During the NatWest Series final in 2002, Sachin was bowled by left-arm spinner Ashley Giles when India were struggling to chase down 326. Millions of viewers in India switched off their television sets – a practice they had been following since the mid-nineties.
This is certainly not something that the great man himself wants to remember, but despite his recent travails in Test matches, he still remains the prize catch.
6. The Run Machine
He just enjoyed doing what he did best – making runs. No, scratch that. Others made runs, Sachin made scores of runs.
There was always a hint of the mischievous child in that smiling face of his each time he made a fifty or a hundred. In the World Cup editions of 1996, 2003 and 2011, he crafted at least one century – each knock a lot more polished and aesthetic than the last. Yet, nothing could take away the sheer joy that suffused his facial features when his brilliant efforts with bat and ball won games for his side.
His double century against the South Africans at Gwalior in 2010 let the entire cricketing fraternity know that at 37, Sachin still had the appetite for amassing as many runs as possible; a run glutton he was, so to speak.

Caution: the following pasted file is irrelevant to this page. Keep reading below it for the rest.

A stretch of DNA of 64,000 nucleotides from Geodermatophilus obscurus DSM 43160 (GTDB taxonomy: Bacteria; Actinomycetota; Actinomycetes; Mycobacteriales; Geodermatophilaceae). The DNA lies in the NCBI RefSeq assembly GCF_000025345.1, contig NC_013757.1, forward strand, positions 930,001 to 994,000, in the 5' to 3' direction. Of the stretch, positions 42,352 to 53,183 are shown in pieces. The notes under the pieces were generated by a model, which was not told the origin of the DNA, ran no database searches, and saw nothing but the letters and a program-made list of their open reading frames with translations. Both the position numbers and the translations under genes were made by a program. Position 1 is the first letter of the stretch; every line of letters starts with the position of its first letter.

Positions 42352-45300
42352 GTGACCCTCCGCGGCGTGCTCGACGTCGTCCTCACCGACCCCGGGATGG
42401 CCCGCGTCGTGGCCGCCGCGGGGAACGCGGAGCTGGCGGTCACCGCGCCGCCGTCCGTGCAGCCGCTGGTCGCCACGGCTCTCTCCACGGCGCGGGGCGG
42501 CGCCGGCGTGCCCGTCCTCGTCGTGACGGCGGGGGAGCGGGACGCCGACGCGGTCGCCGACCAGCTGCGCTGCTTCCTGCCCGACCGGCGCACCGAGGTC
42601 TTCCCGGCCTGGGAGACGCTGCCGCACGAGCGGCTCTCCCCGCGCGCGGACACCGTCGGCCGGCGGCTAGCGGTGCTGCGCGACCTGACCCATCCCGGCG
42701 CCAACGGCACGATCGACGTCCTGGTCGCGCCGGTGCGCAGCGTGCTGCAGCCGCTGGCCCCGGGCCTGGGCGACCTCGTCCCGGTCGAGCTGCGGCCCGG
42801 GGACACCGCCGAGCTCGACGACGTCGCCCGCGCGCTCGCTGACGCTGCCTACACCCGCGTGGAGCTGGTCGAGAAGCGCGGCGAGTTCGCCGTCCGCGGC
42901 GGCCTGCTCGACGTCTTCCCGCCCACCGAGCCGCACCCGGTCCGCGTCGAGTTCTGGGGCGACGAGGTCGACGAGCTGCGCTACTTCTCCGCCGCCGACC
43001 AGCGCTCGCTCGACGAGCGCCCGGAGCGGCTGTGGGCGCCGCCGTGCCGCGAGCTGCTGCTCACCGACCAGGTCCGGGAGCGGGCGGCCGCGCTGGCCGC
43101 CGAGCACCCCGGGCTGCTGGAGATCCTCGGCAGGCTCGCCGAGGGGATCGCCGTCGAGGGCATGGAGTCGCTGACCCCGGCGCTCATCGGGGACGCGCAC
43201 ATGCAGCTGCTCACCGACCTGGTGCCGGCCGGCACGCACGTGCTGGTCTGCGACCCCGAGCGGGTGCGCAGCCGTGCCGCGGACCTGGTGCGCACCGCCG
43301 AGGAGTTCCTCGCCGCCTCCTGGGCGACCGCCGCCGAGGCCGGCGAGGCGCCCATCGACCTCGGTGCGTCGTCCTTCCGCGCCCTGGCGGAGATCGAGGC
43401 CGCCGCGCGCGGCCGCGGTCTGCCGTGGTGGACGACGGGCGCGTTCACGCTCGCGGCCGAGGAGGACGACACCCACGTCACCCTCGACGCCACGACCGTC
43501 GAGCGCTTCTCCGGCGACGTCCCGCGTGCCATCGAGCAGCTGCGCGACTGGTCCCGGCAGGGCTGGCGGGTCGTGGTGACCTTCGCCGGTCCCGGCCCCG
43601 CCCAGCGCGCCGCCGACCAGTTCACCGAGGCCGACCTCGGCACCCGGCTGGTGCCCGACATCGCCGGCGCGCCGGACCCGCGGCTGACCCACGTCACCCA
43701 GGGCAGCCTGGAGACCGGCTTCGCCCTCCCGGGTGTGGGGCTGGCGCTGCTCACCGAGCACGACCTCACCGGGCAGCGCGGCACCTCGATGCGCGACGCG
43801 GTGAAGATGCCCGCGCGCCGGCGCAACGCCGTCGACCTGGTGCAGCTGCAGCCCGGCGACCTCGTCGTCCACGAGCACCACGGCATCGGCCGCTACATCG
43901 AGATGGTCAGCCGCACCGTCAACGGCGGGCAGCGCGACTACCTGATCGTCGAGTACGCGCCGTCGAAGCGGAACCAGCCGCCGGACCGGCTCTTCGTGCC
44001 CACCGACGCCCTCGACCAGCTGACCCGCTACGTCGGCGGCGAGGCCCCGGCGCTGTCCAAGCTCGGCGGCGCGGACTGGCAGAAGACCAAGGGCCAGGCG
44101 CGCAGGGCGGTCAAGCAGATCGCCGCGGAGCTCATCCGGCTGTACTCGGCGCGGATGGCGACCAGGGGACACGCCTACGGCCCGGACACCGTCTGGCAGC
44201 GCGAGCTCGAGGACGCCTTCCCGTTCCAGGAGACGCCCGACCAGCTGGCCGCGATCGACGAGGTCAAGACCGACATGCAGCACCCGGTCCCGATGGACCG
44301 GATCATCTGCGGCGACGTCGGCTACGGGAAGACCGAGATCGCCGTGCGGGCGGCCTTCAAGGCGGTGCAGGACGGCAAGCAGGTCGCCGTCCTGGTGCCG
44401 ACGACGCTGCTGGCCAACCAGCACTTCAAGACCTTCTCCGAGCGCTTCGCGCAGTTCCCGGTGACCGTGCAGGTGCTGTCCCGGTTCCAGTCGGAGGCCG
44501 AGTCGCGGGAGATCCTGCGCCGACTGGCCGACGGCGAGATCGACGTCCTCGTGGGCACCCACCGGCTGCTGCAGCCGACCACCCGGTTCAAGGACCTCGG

The similarities with Bradman do not stop with their batting styles. Both had such a propensity to score truckloads of runs that it became difficult for opposing captains to set attacking fields in order to curtail their gluttony. It took Bodyline to keep Bradman in check, while Saqlain Mushtaq’s doosra and Glenn McGrath’s probing off-stump line managed to do the same to Tendulkar, albeit briefly.
It is the burning desire for runs that will be conspicuous by its absence when Sachin walks into the sunset of a glorious career.
5. The ‘lone ranger’ quality – the ability to battle on single-handedly
More often than not, the veteran batsman has waged a lone fight for his team on cricket’s battle grounds.